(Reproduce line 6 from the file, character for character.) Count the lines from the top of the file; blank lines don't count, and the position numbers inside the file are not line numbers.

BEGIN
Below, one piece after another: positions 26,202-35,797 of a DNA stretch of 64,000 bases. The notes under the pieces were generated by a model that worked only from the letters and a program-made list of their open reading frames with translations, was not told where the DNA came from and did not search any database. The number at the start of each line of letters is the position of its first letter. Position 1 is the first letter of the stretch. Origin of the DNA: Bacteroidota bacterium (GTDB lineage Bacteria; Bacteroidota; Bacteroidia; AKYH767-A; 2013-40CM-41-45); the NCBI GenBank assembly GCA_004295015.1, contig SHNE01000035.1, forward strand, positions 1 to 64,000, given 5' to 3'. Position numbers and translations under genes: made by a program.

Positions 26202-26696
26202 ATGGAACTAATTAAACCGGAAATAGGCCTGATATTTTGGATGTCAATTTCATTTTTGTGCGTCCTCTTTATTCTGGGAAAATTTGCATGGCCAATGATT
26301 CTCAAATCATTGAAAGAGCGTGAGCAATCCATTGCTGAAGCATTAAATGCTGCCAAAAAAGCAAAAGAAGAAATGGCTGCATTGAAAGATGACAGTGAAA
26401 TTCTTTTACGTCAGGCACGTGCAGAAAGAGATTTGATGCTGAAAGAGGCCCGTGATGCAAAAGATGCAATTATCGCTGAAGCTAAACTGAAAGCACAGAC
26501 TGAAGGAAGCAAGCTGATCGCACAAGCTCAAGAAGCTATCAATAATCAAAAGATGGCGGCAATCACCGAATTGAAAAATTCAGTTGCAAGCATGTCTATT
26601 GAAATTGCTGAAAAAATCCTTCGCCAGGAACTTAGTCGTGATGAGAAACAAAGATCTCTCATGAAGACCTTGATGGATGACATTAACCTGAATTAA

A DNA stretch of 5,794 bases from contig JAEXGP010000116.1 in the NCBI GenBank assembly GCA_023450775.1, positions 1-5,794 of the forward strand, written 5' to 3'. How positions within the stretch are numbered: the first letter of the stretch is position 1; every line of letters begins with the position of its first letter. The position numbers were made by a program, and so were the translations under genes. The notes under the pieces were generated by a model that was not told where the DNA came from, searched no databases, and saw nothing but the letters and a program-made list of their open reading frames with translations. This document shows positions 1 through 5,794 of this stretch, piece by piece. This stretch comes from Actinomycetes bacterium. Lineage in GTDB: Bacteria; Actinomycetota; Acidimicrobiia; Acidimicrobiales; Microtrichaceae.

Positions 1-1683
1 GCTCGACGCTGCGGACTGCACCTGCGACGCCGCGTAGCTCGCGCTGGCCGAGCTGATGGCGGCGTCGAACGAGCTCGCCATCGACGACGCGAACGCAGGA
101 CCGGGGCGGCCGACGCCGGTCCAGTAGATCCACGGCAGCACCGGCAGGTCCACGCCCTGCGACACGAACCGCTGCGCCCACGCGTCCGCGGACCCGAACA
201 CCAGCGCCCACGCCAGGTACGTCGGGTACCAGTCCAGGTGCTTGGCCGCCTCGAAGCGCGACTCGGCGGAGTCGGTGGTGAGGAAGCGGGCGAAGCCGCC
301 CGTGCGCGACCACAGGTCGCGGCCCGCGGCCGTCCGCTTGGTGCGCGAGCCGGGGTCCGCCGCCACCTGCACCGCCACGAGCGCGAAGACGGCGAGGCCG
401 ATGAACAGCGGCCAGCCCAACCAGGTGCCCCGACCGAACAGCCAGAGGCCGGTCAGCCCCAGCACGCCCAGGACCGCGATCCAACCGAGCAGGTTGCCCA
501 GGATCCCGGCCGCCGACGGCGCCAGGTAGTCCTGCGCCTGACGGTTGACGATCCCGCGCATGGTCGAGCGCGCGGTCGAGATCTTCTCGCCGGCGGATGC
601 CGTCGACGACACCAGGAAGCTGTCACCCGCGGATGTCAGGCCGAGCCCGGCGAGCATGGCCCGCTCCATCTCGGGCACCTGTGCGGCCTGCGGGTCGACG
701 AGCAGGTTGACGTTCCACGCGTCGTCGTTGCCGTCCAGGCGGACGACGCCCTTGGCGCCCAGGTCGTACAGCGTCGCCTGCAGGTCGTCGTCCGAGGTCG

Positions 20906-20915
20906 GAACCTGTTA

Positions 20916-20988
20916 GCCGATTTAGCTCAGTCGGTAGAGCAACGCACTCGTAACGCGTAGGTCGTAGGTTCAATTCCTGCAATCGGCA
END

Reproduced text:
26501 TGAAGGAAGCAAGCTGATCGCACAAGCTCAAGAAGCTATCAATAATCAAAAGATGGCGGCAATCACCGAATTGAAAAATTCAGTTGCAAGCATGTCTATT